Princess Margaret (Lesley Manville) appears as the only royal to have met some acceptance of her royal lot in life, and Prince Philip (Jonathan Pryce) appears on the sidelines, merely bewildered by the travelling media circus that is Diana’s post-royal life.

And then it’s back to Diana and Dodi.

A pale comparison

The switch from public/private Windsor story lines to a focus on Diana makes for far less arresting viewing than previous seasons. The irony is that it is screenwriter – and the show’s creator – Peter Morgan himself who has jeopardised this period of The Crown by already having done it better in The Queen (2006) directed by Stephen Frears.

The Queen, starring Helen Mirren as the queen, is set during the week following Diana’s death in Paris and charts the royal family’s faltering navigation of the Windsor “brand” through the seismic shift in public perceptions of the royals during that week.

Morgan’s screenplay was made especially effective by having Diana not appear as a fully fleshed character in the film; instead, she is a pixelated, mediated figure glimpsed on television screens and through the zoom lens of a thousand cameras.

In The Queen, Diana is literally a visual representation: an image so large in the public imagination that her likeness eclipses both the figure of the sovereign and the royal institution itself.

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From fairytale to gothic ghost story: how 40 years of biopics showed Princess Diana on screen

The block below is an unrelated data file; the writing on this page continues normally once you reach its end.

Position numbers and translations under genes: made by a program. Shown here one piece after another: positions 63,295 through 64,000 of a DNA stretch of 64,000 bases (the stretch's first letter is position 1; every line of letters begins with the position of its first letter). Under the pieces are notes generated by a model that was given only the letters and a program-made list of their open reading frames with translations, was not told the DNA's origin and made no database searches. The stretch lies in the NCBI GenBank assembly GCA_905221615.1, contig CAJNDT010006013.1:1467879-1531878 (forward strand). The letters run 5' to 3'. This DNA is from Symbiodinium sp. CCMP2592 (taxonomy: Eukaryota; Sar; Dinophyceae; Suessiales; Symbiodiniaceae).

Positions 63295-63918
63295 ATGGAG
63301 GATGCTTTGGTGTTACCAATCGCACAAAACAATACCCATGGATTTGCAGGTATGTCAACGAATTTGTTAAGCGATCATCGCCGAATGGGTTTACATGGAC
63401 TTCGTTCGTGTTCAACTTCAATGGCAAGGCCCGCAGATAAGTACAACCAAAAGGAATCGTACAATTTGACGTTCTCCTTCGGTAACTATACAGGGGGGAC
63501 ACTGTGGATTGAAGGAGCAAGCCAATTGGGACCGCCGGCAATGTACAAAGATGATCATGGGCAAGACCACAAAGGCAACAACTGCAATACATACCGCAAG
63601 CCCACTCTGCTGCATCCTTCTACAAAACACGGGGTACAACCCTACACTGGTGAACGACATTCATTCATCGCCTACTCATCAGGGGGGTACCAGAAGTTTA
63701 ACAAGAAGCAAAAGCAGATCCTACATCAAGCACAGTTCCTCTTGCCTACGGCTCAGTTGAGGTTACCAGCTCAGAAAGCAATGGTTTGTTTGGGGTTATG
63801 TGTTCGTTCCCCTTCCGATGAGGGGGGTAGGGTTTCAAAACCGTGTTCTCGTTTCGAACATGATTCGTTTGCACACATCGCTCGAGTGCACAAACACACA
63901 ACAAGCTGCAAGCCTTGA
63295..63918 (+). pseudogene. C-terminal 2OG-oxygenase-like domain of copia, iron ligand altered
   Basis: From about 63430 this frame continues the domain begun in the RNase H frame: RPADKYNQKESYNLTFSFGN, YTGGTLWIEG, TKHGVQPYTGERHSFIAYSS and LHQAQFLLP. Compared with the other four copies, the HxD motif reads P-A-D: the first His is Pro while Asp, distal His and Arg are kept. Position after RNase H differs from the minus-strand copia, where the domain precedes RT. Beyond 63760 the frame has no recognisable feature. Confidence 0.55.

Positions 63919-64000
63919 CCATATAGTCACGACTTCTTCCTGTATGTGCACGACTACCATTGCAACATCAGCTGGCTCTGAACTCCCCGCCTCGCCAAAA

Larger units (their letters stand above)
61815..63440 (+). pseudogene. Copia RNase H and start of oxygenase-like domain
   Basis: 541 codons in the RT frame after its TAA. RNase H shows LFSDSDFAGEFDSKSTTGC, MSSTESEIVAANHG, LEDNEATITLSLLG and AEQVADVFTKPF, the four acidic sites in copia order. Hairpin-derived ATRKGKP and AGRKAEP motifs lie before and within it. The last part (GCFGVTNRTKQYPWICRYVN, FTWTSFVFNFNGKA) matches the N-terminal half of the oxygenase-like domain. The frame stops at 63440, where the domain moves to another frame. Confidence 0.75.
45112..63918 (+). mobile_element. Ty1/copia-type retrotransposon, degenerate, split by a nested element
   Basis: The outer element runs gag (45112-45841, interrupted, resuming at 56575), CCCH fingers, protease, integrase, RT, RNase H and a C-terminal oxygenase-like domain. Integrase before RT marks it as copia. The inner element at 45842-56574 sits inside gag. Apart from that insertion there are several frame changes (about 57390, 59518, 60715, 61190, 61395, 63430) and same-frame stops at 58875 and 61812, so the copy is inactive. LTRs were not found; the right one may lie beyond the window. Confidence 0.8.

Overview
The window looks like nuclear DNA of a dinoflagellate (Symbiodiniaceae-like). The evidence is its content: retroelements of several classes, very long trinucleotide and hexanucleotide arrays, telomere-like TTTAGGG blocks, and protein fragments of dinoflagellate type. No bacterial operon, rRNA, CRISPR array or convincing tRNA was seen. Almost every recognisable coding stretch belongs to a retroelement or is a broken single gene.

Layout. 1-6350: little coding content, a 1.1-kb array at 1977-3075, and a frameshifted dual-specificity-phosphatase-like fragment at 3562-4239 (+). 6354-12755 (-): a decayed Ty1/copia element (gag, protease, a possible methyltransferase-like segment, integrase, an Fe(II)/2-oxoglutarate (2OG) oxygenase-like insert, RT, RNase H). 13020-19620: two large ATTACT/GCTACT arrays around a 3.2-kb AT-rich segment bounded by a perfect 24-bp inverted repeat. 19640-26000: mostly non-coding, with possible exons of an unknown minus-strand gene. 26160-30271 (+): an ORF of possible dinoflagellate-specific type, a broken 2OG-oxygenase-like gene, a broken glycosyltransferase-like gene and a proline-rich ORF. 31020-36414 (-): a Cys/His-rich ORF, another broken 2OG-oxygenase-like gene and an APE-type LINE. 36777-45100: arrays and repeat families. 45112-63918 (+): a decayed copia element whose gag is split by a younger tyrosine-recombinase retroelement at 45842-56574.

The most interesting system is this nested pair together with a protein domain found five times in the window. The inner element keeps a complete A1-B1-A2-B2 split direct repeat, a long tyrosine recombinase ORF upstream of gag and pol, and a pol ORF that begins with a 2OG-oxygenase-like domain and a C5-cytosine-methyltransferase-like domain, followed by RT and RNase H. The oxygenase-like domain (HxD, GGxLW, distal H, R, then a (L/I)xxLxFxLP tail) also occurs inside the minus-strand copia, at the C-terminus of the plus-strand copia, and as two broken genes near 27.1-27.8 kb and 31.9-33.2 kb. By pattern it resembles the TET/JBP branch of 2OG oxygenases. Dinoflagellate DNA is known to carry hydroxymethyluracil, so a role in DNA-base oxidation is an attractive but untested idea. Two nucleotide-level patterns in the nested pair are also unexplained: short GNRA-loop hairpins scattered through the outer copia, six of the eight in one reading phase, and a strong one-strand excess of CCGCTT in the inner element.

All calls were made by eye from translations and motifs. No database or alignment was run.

Having already produced in The Queen an original and complex portrayal of how Diana was instrumental in changing the royal house forever, Morgan had backed himself into a corner. Here there seems apparently little option than to tell the story again in the form of an overly detailed, unimaginative soap opera.

Worse, he chooses to tell the story this time around by having Diana appear as a ghost who has conversations with both Charles and the queen about how much they can learn from her legacy.

Diana in a blue swimsuit.
Elizabeth Debicki does the heavy lifting.
Daniel Escale/Netflix

All the actors do their best (Debicki does the heavy lifting) and the costumes are spot on. You just know that the biscuits and tea that the actors are drinking are the real thing, and it’s only the scotch whiskies the characters slug back on luxury yachts and at Balmoral that are substituted by iced tea.

It was, however, by the stage of Diana’s first ghost appearance in the final episode, Aftermath, that my cups of tea had turned into vodka martinis and the trips to the loo were becoming more frequent – even when I didn’t need to go.

The Crown season six, part one, is on Netflix now.

The Conversation

Giselle Bastin does not work for, consult, own shares in or receive funding from any company or organisation that would benefit from this article, and has disclosed no relevant affiliations beyond their academic appointment.

ref. The Crown season six: an overly detailed, unimaginative soap opera – I needed a martini to get through it –